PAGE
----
I write on creative leadership, innovation, business model innovation, best-selling authors and creative entrepreneurs. I’m looking for changemakers working on pushing corporate culture forward through creativity. On occasion, I write about stuff that doesn’t fit neatly into one of these categories.
Lessons From Sun Microsystems Creative Corporate Culture Although Netscape’s recruitment video is decades old, it’s still relevant to this day. If you want to use it in your own company, it’s readily-available on YouTube and other video sharing websites. But if you simply want to get the core lessons from the interns, employees and Jim …
We are in fact at the beginning of a set of gigantic changes in society, in which everything we do is being re-invented—how we live, how we work, how we play, how we communicate, even how we think and how we feel. At the heart of these changes is of course the Internet and its related technologies. We have already seen big changes. But the implications of it have only just begun.
Lego, the company known by kids and parents alike for its colorful building bricks, is hugely successful. Over the last four years it has enjoyed double-digit growth…..but, just ten years ago, the company was losing nearly a million dollars a day.
Bloomberg traveled to the company’s headquarters in Denmark to get a glimpse into Lego’s history, its production, its fans, the Lego family billionaires and the young boss who rebuilt one of the world’s most loved toy companies.
It's become so common that we take it for granted: a start-up is born, raises venture capital, grows rapidly, and then is acquired in an 8-, and 9-, or even 10-figure deal. In recent years, Tumblr, Instagram, Waze, Yammer, and now WhatsApp have followed this path. In earlier years, the same thing happened to household names like YouTube and Skype.
It's not hard to see why the founders of these companies would have trouble turning down a billion dollars or more for their companies. But the fact that so many founders has said yes to those deals has been bad for Silicon Valley and the U.S. economy.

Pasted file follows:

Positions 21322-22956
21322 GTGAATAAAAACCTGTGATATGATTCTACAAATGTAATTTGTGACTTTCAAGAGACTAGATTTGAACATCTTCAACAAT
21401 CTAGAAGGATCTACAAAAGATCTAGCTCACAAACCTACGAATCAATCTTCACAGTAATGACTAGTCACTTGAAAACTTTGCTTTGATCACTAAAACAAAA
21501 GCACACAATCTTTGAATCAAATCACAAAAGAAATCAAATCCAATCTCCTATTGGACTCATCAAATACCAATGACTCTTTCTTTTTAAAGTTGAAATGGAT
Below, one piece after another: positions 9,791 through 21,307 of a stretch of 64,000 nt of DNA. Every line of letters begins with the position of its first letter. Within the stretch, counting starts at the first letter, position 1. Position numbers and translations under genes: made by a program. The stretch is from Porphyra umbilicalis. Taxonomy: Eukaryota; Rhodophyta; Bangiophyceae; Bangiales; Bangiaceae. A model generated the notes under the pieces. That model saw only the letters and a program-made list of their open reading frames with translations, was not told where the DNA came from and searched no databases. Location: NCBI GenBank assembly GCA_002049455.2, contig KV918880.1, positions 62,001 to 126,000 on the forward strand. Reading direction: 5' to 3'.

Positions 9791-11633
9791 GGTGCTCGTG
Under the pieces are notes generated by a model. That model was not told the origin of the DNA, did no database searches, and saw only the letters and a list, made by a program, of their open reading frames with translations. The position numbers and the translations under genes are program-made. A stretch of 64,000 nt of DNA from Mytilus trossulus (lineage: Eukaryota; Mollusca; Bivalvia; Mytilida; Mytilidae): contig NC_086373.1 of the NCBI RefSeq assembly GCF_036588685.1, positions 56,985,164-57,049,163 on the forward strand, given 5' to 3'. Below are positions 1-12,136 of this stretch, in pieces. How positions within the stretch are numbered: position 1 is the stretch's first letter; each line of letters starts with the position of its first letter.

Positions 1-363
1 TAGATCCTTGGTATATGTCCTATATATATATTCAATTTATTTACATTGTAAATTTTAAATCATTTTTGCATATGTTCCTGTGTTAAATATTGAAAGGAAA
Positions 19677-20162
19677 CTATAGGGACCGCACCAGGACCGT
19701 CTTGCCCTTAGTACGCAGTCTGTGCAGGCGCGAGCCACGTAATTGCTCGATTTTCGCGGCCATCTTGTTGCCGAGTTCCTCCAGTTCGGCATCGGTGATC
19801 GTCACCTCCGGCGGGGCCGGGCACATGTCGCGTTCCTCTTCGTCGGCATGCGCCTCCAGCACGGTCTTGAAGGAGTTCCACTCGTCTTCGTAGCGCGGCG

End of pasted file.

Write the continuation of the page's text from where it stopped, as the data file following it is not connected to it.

"The rapid exchange of data needed to maintain competitiveness demands access to multiple, fluid sources of information. Crowdsourcing helps this happen."
Excerpts, 3 examples:
Anheuser-Busch (AB)– The world’s leading brewer, ...sought customer input to develop a brand more attuned to craft-beer tastes. Development of Black Crown, a golden amber lager, combined a competition between company-brewmasters with consumer suggestions and tastings; this project had more than 25,000 consumer-collaborators.
Coca-Cola– Coke now uses a more open business model, assuming an increasingly prominent position in corporate crowdsourcing. Its open-sourced “Shaping a Better Future” challenge asks entrepreneurs to create improvement-ventures for the project-hubs of youth employment, education, environment and health.
ucts more effectively, once again tying social media to co-creation.
Unilever– Despite its globally-recognized and respected research staff and facilities, Unilever understands the value of collaboration with innovative partners from outside the firm. It seeks external contributions from anyone with useful input into such diverse project challenges as storing renewable energy, fighting viruses, reducing the quantity of sodium in food, creating cleaning-products that pollute less.
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Paolo Lorenzoni, Project Lead & Business Designer at IDEO: Many lean startup practitioners have a tendency to treat everything as “pivotable.” This can be dangerous because it turns lean startup into a mechanistic trial and error exercise. The lack of intent makes it easy to get lost. To avoid this fate, it's helpful to anchor lean techniques around an observed human need, which is supplied by design thinking...
The number is probably much higher for startup companies which thrive on the ability of workers to collaborate and develop ideas together. Open offices aren't all headaches and wasted productivity, or they would have never ...
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